Spark GraphX in Action
Michael S. Malak and Robin East
  • June 2016
  • ISBN 9781617292521
  • 280 pages
  • printed in black & white

Learn complex graph processing from two experienced authors…A comprehensive guide.

Gaurav Bhardwaj, 3Pillar Global

Spark GraphX in Action starts out with an overview of Apache Spark and the GraphX graph processing API. This example-based tutorial then teaches you how to configure GraphX and how to use it interactively. Along the way, you'll collect practical techniques for enhancing applications and applying machine learning algorithms to graph data.

About the Technology

GraphX is a powerful graph processing API for the Apache Spark analytics engine that lets you draw insights from large datasets. GraphX gives you unprecedented speed and capacity for running massively parallel and machine learning algorithms.

About the book

Spark GraphX in Action begins with the big picture of what graphs can be used for. This example-based tutorial teaches you how to use GraphX interactively. You'll start with a crystal-clear introduction to building big data graphs from regular data, and then explore the problems and possibilities of implementing graph algorithms and architecting graph processing pipelines. Along the way, you'll collect practical techniques for enhancing applications and applying machine learning algorithms to graph data.

Table of Contents detailed table of contents


1. Two important technologies: Spark and graphs

1.1. Spark: the step beyond Hadoop MapReduce

1.1.1. The elusive definition of Big Data

1.1.2. Hadoop: the world before Spark

1.1.3. Spark: in—memory MapReduce processing

1.2. Graphs: finding meaning from relationships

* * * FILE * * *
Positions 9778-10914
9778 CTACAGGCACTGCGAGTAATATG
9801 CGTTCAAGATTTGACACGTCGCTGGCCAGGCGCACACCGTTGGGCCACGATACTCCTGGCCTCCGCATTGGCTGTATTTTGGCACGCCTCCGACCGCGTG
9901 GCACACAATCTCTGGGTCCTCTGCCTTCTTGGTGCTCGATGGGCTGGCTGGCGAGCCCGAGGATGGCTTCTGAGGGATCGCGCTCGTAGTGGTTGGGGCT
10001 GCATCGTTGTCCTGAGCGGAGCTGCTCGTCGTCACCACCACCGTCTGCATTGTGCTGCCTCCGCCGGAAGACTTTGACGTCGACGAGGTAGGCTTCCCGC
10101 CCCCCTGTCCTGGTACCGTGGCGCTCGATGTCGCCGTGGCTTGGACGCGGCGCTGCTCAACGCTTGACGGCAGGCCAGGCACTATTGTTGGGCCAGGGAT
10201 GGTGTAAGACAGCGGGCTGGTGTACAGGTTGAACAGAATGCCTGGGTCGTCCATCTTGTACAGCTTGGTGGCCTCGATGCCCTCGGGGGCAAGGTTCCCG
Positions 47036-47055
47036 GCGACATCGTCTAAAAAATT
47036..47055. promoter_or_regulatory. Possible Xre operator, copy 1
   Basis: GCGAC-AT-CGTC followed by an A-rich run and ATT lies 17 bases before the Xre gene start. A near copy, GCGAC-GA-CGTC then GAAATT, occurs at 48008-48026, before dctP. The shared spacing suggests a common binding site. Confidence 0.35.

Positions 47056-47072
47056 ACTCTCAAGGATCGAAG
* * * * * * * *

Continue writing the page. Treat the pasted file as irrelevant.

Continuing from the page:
1.2.1. Uses of graphs

1.2.2. Types of graph data

1.2.3. Plain RDBMS inadequate for graphs

1.3. Putting them together for lightning fast graph processing: Spark GraphX

1.3.1. Property graph - adding richness

1.3.2. Graph partitioning - graphs meet Big Data

1.3.3. GraphX lets you choose: graph parallel or data parallel

1.3.4. Various ways GraphX fits into a processing flow

1.3.5. GraphX vs. other systems

1.3.6. Storing the graphs: distributed file Storage vs. graph database

1.4. Summary

2. GraphX Quick Start

2.1. Getting set up and getting data

2.2. Interactive GraphX querying using the Spark Shell

2.3. PageRank example

2.4. Summary

3. Some Fundamentals

3.1. Scala, the native language of Spark

3.1.1. Scala philosophy: conciseness and expressiveness

3.1.2. Functional Programming

3.1.3. Inferred typing

3.1.4. Class declaration

3.1.5. Map and Reduce

3.1.6. Everything is a function

3.1.7. Java interoperability

3.2. Spark

3.2.1. Distributed in-memory data: RDDs

3.2.2. Laziness

3.2.3. Cluster requirements and terminology

3.2.4. Serialization

3.2.5. Common RDD operations

3.2.6. Hello World with Spark and sbt

3.3. Graph terminology

3.3.1. Basics

3.3.2. RDF graphs vs. property graphs

3.3.3. Adjacency matrix

3.3.4. Graph querying systems

3.4. Summary


4. GraphX Basics

4.1. Vertex and Edge classes

4.2. Mapping operations

4.2.1. Simple graph transformation

4.2.2. Map/Reduce

4.2.3. Iterated Map/Reduce

4.3. Serialization/Deserialization

4.3.1. Reading/writing binary format

4.3.2. JSON format

4.3.3. GEXF format for Gephi visualization software

4.4. Graph generation

4.4.1. Deterministic graphs

4.4.2. Random graphs

4.5. Pregel API

4.6. Summary

5. Built-in Algorithms

5.1. Seek out authoritative nodes: PageRank

5.1.1. PageRank algorithm explained

5.1.2. Invoking PageRank in GraphX

5.1.3. Personalized PageRank

5.2. Measuring connectedness: Triangle Count

5.2.1. Uses of Triangle Count

5.2.2. Slashdot friends and foes example

5.3. Find the fewest hops: Shortest Paths

5.4. Finding isolated populations: Connected Components